Even though chess is purely formal, the activity of playing chess involves psychology, the occasional trash-talk of blitz, pre-move strategy in 1 0 games, and time-management. The activity of playing chess can have a 'theory' in a loose sense, and there are many books out there addressing various chess situations and issues. And again, we don't need to make any comparison of chess to physics or natural science or 'scientific theory' to understand and appreciate the value of the books already out there on these various topics (perhaps I shall write a 'theory of chess trash talk' and that would be as much a 'scientific theory' on chess as anything Steinitz wrote). The human activity of playing chess is quite rich because people are extraordinarily complex. But chess is fairly simple.
Tic-tac-toe is fun for 5 year olds because they just don't know to play it well enough yet. Similarly, chess is fun for us because we just aren't good enough to figure it out yet. That is not the conscious reason why we like chess, but it is a presupposition of our having fun playing chess that we, and our opponents, have not yet figured out perfect play.
I hope to have answered the questions above and, tangentially at least, some of the questions, issues, conflicts and confusions that arose in previous discussions by others in other blogs. It is indeed thought-provoking to consider what a theory is, what science is, how a theory relates to science, and whether there could be a scientific theory of chess. But chess cannot possibly be the object of a scientific theory in the robust sense of 'scientific', and there are already lots of 'theories' of chess (non-scientific though they may be) that do a good enough job at illuminating different aspects of the game.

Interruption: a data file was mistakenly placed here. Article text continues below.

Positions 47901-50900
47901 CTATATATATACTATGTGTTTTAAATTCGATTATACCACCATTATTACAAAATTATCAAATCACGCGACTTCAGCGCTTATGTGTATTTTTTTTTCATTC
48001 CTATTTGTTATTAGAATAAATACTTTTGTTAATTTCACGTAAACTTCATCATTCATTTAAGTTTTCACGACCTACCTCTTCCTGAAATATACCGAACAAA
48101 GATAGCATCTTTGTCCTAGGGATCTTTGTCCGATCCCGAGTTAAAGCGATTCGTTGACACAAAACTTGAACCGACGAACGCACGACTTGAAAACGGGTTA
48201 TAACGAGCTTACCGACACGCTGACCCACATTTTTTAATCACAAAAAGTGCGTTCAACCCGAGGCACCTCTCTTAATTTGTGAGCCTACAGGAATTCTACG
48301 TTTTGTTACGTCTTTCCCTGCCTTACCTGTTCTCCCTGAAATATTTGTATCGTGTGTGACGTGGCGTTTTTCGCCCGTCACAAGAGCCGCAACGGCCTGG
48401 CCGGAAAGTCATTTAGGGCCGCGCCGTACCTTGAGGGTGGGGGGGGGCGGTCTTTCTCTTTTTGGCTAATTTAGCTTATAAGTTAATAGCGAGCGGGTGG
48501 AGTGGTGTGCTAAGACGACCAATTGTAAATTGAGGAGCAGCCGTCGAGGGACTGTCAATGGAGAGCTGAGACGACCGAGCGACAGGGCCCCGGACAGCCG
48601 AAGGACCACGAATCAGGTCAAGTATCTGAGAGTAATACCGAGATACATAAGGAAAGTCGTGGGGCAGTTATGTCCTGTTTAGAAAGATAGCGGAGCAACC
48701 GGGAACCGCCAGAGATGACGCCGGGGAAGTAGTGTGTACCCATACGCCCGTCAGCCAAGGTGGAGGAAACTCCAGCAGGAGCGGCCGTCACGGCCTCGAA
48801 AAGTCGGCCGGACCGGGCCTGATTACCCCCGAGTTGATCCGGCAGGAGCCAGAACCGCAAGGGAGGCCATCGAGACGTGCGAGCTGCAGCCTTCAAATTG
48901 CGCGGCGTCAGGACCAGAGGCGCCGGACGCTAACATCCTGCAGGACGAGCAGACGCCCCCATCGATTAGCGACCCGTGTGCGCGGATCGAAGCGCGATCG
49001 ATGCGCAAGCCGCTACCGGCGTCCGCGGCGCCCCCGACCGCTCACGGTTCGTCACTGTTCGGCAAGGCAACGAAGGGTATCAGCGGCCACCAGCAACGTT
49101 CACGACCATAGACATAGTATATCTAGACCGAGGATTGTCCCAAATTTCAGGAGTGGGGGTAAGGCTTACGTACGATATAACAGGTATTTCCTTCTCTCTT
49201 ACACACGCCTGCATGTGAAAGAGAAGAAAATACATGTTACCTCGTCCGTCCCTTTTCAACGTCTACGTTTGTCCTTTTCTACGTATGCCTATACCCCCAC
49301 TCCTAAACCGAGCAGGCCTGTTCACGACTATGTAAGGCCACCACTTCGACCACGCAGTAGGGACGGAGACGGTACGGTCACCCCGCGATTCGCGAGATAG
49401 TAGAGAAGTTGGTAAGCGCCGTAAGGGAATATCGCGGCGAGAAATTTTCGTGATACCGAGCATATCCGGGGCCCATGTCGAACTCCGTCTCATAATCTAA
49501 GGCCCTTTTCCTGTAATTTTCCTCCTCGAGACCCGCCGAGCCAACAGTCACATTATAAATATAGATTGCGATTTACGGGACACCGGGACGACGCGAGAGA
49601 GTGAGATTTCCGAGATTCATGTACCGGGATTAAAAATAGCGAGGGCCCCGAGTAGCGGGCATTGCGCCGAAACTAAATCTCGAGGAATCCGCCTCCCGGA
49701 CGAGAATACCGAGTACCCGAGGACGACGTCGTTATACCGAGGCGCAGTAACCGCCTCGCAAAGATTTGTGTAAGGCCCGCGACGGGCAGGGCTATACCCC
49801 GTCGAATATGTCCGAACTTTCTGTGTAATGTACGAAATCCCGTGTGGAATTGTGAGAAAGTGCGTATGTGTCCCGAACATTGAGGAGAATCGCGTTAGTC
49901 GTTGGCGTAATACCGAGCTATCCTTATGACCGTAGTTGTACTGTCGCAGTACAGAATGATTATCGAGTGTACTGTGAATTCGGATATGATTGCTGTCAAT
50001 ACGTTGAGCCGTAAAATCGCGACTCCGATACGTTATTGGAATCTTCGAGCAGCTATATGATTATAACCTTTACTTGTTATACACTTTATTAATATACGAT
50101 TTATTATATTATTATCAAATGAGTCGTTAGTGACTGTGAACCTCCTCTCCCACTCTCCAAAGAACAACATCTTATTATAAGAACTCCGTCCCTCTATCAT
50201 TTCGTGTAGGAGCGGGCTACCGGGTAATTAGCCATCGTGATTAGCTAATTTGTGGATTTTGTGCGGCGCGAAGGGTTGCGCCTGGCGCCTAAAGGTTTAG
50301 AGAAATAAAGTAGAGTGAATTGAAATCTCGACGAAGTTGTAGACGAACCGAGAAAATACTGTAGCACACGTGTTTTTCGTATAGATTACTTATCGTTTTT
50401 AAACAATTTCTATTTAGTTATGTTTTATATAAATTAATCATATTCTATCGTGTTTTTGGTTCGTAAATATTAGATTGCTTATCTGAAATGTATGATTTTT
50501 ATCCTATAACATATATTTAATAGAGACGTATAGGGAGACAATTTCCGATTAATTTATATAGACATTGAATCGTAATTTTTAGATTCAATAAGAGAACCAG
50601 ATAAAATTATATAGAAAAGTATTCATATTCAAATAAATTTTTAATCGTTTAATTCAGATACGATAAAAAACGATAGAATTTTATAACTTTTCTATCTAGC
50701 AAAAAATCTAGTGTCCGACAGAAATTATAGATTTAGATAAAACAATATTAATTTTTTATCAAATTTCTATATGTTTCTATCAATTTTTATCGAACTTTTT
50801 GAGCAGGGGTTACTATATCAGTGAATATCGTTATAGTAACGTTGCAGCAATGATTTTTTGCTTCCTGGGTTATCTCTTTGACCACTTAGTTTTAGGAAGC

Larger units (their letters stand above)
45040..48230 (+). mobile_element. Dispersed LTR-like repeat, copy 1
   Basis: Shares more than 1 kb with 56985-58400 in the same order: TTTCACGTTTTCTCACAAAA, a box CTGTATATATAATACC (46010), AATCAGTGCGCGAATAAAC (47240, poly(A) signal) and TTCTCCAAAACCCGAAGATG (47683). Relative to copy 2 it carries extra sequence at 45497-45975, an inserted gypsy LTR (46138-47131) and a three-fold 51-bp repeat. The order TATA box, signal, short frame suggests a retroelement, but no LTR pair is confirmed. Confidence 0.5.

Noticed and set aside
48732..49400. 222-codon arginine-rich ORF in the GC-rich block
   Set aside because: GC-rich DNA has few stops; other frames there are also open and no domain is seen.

The more interesting question is why anybody would even want a scientific theory of chess in the natural science sense of 'scientific'? The hankering for a scientific explanation for everything is itself a symptom of our misunderstanding our place in the world, a misunderstanding of the many dimensions of the world we live in (ie, the economic dimension, the psychological, the historical and cultural, the ethical, etc.), and a misunderstanding of what it means for us to have any knowledge at all about the world we live in. Natural science theory is like a hammer, and it tries to turn the world, in all its richness, into a dull nail. That a scientific theory cannot pound chess reveals more about the limits of scientific theory than it does about chess.
That chess fascinates us, and leads us to write books, hold tournaments, and anoint masters and grandmasters also tells us relatively little about chess but a lot about us. Namely, that we are overgrown 5 year olds with too much free time on our hands. But, like 5 year olds, we know how to have fun.